By American Small Business League, Special for USDR
If a new SBA policy takes effect, thousands of small businesses in the IT industry will be reclassified as large businesses. At the same time existing SBA policies will continue to report billions of dollars in contracts to Fortune 500 firms as small business contracts.
The SBA reopened a policy for public comments that is attempting to make amendments to small business government contracting and the National Defense Authorization Act of 2013 involving small business set aside contracts and small business subcontracting. The SBA proposed changes to the standard for subcontracting by small business primes from no more than 50% of personnel costs performing the set aside contract to no more than 50% of the award amount received by the prime contractor.
There is no logical justification for making this change in policy. It is inconsistent with the SBA’s primary mission and seems outrageous in comparison to the current SBA policies that allow contracts to Fortune 500 firms to be reported as small business contracts. This change will have a devastating impact on IT Value Added Resellers who currently provide services and supplies to Federal agencies.
A number of investigative stories in the main stream media and a long series of federal investigations have found widespread fraud and abuse in federal small business contracting programs. A number of congressional hearings have found lack of oversight on the part of the SBA that has allowed widespread fraud to permeate virtually every program managed by the SBA.
This policy comes on the heels of another anti-small business policy, the “safe harbor from fraud penalties” policy that would allow firms to commit Federal contracting fraud. Large businesses that misrepresent themselves as small businesses and commit Federal contracting fraud to illegally receive federal contracts to avoid all prosecution can simply claim they “acted in good faith.” Opponents of the new policy are concerned this is just another policy that appears to be designed to weaken and dismantle federal small business contracting programs and create more loopholes and channels where federal small business dollars can be diverted to large businesses.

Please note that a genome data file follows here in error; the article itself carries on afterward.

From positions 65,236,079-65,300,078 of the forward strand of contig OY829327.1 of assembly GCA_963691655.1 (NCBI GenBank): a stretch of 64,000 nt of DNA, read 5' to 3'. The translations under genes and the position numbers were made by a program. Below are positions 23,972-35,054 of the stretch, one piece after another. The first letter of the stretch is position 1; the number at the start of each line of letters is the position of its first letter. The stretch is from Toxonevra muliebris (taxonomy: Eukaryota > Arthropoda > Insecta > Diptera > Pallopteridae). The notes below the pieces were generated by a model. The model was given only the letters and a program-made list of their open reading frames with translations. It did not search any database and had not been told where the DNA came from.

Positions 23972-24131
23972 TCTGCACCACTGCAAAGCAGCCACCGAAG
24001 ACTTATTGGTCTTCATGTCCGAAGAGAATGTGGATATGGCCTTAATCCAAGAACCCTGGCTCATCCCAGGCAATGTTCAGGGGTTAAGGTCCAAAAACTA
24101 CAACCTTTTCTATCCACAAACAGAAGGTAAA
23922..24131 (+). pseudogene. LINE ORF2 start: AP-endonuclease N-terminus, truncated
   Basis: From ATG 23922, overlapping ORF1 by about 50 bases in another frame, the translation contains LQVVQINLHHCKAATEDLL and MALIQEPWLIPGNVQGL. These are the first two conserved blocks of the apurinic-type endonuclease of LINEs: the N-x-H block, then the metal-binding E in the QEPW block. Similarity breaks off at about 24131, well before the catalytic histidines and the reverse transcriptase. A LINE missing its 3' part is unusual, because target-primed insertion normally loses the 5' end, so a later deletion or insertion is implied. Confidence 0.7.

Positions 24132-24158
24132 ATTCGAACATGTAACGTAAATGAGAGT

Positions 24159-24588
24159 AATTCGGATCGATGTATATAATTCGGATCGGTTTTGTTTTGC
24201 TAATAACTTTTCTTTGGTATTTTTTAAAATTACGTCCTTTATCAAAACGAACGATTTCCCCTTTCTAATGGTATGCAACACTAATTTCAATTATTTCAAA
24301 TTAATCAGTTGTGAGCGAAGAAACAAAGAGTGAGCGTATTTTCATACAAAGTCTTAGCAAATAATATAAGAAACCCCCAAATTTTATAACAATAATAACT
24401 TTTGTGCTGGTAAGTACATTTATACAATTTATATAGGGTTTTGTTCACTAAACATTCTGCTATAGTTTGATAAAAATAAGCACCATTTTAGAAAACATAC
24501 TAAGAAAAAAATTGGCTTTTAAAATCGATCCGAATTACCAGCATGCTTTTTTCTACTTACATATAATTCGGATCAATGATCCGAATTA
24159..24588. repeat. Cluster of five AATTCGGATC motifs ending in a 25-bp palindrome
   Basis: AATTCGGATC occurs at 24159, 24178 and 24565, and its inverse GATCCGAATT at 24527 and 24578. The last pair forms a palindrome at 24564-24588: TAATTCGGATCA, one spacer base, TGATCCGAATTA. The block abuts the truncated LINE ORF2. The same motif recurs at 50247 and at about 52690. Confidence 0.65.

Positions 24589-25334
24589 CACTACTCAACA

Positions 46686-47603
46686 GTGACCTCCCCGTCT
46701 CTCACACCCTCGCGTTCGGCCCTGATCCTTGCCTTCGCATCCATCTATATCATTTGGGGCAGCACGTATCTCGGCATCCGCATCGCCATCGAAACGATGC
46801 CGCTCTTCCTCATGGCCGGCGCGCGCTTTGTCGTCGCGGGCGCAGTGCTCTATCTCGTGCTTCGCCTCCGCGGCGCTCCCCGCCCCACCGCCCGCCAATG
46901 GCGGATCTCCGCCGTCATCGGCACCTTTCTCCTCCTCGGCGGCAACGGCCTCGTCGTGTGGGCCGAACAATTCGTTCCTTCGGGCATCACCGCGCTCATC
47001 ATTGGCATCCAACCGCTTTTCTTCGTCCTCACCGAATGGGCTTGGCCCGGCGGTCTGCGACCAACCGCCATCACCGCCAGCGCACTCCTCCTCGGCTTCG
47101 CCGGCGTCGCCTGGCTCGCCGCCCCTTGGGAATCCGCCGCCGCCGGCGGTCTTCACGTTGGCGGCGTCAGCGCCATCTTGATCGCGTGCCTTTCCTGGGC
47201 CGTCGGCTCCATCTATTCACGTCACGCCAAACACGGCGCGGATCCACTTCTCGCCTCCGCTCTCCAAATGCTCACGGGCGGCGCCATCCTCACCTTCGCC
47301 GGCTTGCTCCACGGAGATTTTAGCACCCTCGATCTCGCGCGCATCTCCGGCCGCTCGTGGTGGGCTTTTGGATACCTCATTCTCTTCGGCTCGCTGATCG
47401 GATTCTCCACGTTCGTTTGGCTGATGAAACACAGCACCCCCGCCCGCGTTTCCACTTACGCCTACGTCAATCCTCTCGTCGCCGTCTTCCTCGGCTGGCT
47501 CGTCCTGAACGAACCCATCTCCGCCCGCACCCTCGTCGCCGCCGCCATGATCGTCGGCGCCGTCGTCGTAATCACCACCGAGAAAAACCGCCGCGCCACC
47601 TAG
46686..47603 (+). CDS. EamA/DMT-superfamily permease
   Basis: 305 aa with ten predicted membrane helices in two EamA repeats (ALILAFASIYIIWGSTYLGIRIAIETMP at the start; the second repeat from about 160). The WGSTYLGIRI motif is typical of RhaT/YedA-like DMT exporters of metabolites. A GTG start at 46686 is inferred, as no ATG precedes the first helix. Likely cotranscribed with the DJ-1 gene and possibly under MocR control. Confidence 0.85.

When the SBA tried a similar policy in October of 2014, Professor Charles Tiefer and the U.S. House Small Business Committee released legal opinions that found the SBA did not have the legal authority to make that change.
“Based off of Professor Tiefer’s legal opinion from November of 2014, I don’t believe the SBA has the legal authority to make this change. This is yet another anti-small business policy from the SBA. The agency that continues to report billions a year in contracts to Fortune 500 firms as small business contracts. And if this policy is passed it will reclassify thousands of legitimate small businesses in the IT industry as large businesses while the SBA continues to convert billions in small business contracts to Fortune 500 firms,” stated Lloyd Chapman, President of the American Small Business League.
SOURCE American Small Business League